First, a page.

Section 225 – directors' compliance statement
Section 225(2) requires the directors to make certain statements in the directors' report prepared for each financial period to be included in the company's annual financial statements:
- acknowledging that they are responsible for securing the company's compliance with its relevant obligations (as that term is defined in the Companies Act) applicable to the company, being obligations which are a category 1 or 2 offence under the Companies Act, tax law, a serious market abuse offence or a serious prospectus offence as applicable (the "Relevant Obligations"); and
- confirming that each of the
obligations in Section 225(3), have been satisfied or, if not,
specify the reasons why they have not been satisfied. These
- drawing up a compliance policy statement to ensure compliance with the company's Relevant Obligations;
- put in place appropriate arrangements or structures designed to secure material compliance with the Relevant Obligations; and
- review each financial year any those arrangements or structures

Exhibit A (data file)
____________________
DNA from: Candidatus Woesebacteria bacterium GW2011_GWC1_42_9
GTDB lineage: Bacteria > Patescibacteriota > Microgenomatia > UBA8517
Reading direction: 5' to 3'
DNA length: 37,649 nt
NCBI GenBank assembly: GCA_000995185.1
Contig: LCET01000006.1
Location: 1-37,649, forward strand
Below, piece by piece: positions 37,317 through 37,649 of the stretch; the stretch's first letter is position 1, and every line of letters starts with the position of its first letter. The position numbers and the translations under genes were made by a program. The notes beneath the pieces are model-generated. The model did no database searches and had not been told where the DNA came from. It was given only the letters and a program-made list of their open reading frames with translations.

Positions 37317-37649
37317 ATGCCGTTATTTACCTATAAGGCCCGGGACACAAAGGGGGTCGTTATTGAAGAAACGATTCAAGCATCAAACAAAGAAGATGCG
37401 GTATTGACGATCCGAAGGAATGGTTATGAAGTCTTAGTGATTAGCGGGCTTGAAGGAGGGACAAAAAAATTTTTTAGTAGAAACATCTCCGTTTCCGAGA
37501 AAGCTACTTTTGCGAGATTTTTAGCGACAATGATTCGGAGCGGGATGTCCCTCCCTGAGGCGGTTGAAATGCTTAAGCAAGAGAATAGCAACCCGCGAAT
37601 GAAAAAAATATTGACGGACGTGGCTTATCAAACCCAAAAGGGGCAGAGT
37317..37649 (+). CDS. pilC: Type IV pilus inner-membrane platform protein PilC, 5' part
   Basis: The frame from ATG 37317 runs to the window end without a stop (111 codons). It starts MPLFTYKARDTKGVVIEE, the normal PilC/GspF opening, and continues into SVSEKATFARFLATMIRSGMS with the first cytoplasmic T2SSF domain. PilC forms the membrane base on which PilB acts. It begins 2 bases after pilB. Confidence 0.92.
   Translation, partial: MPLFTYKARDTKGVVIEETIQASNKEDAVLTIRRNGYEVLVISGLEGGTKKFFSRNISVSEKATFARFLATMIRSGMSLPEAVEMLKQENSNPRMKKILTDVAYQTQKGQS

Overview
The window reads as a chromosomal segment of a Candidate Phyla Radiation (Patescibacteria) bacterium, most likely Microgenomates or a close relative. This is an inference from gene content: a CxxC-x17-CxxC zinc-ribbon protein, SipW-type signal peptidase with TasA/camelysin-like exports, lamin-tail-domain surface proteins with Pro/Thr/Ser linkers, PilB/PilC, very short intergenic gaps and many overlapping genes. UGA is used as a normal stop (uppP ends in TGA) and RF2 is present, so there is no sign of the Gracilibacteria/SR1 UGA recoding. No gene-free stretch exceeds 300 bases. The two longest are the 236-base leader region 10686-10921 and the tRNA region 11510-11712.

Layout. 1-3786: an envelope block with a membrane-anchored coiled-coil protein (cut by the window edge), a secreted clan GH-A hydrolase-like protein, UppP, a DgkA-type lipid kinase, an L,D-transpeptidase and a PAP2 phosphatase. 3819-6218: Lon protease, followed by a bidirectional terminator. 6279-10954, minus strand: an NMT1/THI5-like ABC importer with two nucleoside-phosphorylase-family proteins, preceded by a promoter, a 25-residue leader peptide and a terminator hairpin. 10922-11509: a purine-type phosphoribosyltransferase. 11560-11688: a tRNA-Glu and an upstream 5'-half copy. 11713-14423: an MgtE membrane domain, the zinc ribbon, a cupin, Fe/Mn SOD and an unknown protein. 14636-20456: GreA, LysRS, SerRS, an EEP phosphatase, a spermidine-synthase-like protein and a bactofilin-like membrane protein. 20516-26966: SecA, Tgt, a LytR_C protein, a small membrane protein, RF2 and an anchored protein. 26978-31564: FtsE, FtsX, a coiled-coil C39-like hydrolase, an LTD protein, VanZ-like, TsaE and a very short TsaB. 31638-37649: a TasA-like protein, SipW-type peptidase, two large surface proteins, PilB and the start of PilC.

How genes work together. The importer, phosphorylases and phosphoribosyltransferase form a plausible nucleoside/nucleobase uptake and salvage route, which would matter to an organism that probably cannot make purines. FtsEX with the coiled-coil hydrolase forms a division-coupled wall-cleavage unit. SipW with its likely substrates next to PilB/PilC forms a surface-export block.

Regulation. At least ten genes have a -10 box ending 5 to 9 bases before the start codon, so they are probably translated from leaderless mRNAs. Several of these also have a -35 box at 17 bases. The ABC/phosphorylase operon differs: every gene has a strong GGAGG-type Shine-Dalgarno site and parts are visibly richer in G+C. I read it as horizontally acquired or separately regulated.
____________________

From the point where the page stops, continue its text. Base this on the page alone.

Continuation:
Irish incorporated companies (for example, LTDs, DACs and CLGs) are outside the scope of the Section 225 requirement if the company's balance sheet total for the financial year in question is less than €12.5m or if its turnover for that year is less than €25m. Further, this obligation does not apply to unlimited companies.
1.5 EMIR Update
The European Market Infrastructure Regulation (Regulation on OTC derivative transactions, central counterparties ("CCPs") and trade repositories (Regulation 648/2012)) ("EMIR") is relevant to all Irish funds trading in financial derivative instruments ("FDI") whether on an exchange or otherwise. There have been a number of developments over the quarter:
On 13 April 2016 ISDA published an updated version of its classification letter that enables counterparties to notify each other of their status for clearing and other regulatory requirements under EMIR. The OTC clearing obligation applies when an in-scope contract is concluded between two financial counterparties or non-financial counterparties with OTC exposures in excess of the clearing thresholds, and has extraterritorial application, including when an Irish fund faces an entity established in a third country that would be subject to the clearing obligation if it were established in the EU.